Radio and television here are dominated by rugby union and there is a recurring theme: will this be the year when New Zealand, the hosts, end 20 years of World Cup pain?
There is not much optimism on tap. Graham Henry and his two assistant coaches, Wayne Smith and Steve Hansen, are being urged to field a full strength team against Japan on Friday and abandon their rotation selection policy.
The former New Zealand captain Wayne Shelford said he was dismayed by the constant chopping and changing of the team. Just as well he is not French, but the mood runs deeper than who should be on the wings or in the second row.
There is a sense of alienation here, a fear that a country once renowned for the way it produced players had effectively become All Blacks Inc. Investment that had once been used to water the grassroots was being concentrated centrally, weakening local identity.
One former All Black said over dinner on Monday night that the system he had played under had changed so radically that he sometimes struggled to identify with it. He watched club and provincial rugby but, not coming from a city, he felt no attachment to the Super 15 side in his region.
He had little time for the Henry triumvirate, questioning their man-management and what he saw as a tendency to reward favourites. He, too, despaired at the selection policy and wanted Robbie Deans, Australia’s coach, to succeed Henry after the 2007 World Cup failure.
Touring New Zealand in the past has been to visit a country that had an unshakeable faith in its national team. The All Blacks’ success record in international rugby is 77%, better than any other nation, yet even though under Henry that figure is better, more than 80%, there is little of the rippling confidence of before.
New Zealand do not lose many Test matches, defeats at home are scarce – only five in their past 59 Tests, and not one at Eden Park, where they would play any knockout matches before the final. So why the long faces in the land of the long white cloud?
There are questions over the fitness of some players, the form of others and a lack of alternatives to Dan Carter and Richie McCaw. There is a phobia of group stablemates France, the World Cup rock on which the All Blacks crashed in 1999 and 2007, and a belief that Deans will make New Zealand pay for overlooking him four years ago by guiding Australia to a third World Cup.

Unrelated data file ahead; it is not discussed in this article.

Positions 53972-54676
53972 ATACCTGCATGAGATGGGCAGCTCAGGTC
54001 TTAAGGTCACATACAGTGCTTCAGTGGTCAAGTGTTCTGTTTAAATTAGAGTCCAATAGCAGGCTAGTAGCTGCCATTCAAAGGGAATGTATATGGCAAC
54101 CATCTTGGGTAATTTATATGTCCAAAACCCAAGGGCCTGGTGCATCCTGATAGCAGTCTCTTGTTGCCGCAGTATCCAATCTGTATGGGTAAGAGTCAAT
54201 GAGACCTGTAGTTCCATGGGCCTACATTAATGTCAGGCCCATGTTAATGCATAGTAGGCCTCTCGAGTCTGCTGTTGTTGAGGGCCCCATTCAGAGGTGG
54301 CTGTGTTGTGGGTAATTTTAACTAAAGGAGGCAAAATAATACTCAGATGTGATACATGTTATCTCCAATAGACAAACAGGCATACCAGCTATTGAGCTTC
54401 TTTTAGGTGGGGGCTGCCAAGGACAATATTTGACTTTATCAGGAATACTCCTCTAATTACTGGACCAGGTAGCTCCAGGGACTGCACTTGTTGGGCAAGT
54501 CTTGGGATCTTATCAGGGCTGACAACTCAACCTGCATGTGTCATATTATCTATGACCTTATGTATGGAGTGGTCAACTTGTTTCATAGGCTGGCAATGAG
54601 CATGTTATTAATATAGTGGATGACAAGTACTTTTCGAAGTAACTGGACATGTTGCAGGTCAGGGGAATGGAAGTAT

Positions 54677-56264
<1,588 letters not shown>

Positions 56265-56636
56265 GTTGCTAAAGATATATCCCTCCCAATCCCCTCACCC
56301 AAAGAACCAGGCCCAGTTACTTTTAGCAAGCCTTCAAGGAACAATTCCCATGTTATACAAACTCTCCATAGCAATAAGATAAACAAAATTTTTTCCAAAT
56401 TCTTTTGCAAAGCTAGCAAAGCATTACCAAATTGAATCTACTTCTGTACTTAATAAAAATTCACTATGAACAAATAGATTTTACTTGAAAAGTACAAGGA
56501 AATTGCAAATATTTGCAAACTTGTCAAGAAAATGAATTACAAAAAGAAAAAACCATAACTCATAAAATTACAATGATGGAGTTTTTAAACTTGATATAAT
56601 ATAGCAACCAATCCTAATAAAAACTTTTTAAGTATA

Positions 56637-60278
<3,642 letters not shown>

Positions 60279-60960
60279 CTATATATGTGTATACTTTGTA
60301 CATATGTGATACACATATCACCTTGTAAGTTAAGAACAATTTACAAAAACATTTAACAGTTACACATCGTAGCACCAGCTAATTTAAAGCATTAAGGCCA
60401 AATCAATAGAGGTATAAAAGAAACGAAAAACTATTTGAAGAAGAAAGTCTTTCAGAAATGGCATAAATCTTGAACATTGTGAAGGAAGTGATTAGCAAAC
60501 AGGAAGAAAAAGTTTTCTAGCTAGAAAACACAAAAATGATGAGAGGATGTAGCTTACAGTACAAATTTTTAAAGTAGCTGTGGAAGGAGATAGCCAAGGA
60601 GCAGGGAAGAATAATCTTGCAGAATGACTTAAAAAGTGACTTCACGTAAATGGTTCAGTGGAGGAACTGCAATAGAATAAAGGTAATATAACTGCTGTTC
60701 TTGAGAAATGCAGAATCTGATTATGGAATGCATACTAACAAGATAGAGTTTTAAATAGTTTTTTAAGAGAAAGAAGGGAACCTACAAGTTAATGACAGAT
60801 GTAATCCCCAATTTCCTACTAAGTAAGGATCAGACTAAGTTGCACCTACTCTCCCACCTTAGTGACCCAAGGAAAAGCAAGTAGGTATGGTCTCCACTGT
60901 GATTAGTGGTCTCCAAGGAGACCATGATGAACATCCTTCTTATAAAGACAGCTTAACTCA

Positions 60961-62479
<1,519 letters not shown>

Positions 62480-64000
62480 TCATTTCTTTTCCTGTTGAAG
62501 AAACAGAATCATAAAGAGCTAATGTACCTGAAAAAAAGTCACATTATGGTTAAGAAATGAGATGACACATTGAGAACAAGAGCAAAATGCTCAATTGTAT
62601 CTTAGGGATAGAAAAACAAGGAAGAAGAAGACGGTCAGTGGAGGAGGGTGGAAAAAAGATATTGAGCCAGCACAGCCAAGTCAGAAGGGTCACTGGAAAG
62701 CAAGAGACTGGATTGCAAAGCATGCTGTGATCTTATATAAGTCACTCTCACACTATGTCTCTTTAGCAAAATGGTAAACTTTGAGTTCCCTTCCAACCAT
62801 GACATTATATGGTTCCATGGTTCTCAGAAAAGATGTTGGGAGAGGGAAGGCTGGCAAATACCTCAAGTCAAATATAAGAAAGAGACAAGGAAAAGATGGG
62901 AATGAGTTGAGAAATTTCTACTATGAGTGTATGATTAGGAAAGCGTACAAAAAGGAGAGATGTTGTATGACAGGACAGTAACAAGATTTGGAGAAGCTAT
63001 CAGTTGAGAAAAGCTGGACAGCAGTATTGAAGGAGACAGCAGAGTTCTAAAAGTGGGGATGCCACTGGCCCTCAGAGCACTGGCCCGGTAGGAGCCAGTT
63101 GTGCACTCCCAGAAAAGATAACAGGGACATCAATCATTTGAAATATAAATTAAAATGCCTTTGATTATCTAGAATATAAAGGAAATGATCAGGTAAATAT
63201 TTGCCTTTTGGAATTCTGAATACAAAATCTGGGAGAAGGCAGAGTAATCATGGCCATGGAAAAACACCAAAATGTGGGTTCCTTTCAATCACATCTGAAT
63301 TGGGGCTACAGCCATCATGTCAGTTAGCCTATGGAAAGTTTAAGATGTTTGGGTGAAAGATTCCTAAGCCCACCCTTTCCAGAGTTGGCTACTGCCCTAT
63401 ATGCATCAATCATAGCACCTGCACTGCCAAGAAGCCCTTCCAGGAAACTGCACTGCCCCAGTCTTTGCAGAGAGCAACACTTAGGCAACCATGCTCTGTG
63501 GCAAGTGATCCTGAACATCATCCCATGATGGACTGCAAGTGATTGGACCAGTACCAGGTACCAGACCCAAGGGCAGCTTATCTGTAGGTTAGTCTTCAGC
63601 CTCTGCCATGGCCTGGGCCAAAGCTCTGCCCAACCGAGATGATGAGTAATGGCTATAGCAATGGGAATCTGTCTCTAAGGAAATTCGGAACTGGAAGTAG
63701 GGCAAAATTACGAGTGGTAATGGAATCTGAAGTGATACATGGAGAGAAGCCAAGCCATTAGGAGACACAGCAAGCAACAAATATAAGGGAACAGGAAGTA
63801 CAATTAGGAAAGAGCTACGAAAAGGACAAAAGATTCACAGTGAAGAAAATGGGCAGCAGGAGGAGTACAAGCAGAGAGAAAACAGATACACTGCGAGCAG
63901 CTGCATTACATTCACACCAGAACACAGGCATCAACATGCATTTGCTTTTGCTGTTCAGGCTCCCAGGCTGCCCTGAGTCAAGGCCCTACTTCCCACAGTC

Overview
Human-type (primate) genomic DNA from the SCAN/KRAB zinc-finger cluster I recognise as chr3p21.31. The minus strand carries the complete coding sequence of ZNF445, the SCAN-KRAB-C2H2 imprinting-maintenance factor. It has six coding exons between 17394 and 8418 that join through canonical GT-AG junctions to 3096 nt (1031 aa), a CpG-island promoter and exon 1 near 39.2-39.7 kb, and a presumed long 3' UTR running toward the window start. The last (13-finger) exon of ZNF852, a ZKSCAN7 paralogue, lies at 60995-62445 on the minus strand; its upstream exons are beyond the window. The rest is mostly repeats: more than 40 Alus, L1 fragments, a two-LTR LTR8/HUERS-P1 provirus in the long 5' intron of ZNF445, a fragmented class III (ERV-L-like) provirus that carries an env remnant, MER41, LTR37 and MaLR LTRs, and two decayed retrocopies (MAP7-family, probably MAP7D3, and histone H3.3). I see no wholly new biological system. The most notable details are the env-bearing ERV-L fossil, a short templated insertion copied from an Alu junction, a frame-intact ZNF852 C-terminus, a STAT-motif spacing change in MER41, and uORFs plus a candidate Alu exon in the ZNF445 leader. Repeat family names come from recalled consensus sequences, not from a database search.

Yet Deans has been under pressure in Australia ever since taking charge after the 2007 World Cup, not least because of his nationality, and the Wallabies’ record under him has been mixed. He has had at least as many detractors as Henry and he does not have the same depth of players to choose from.
The lead article in Tuesday’s New Zealand Herald is an open letter to Henry telling him to “stop the rot of rotation”. At the top left-hand of the page, a puff for a story inside states: “Australia get ready to rotate.”
As for France, their coach Marc Lièvremont has fought battles with his players and the French media for most of his three-year reign. He was at it again after the weekend victory over Japan, sounding ever more like a man who is counting down the days to when he leaves his job.
And then there are South Africa. Peter de Villiers has survived any number of warnings from his employers to bring South Africa to New Zealand. Martin Johnson has spent much of his time as the England team manager fending off accusations that he lacked the experience for the job, and that he needed to shake up his management team.
Warren Gatland and Declan Kidney, the coaches of Wales and Ireland respectively, have had their futures questioned since their 2008 and 2009 grand slam successes and every step forward Andy Robinson has taken with Scotland seems to have been followed by at least one in reverse.
So who is in better internal shape than New Zealand? And who has home advantage? The All Blacks look to have more going for them than all their rivals, so why the introspection?
Samoa for the cup?
The opening round showed that the so-called minnows have grown in size since the inaugural World Cup 24 years ago. Samoa’s forwards coach, Tom Coventry, was on Tuesday asked whether his team believed they could win the Webb Ellis Cup.
“We’d like to make the quarter-finals,” he said. “The ultimate goal is winning the World Cup. Whether that’s a bridge too far, I don’t know. We’ll find out in the pool games. You have to realistic about your opportunities and where you sit in the pecking order, but certainly the victory over the Wallabies [in July] has given us a lot of confidence.”
Samoa have not played a Test since and they, along with Tonga, Fiji, Japan, Canada, the USA, Romania, Georgia, Namibia and Russia struggle to get fixtures against teams in the top eight of the world rankings.
The International Rugby Board says that will change from next year with the new tour schedule. Tonga came close to beating South Africa in the last World Cup but had not been sighted since then until last Friday’s World Cup opener. They deserve better.
Life’s a beach
Two South Africa supporters turned up in Wellington last Friday looking for a hotel in the Eastbourne area of the city that promised splendid views of the coastline.
They searched in vain for it until a local woman told them that there was no hotel of that name in the area. It turned out that the Majestic Hotel they were looking for was a few miles away, 12,000 in fact, in Sussex.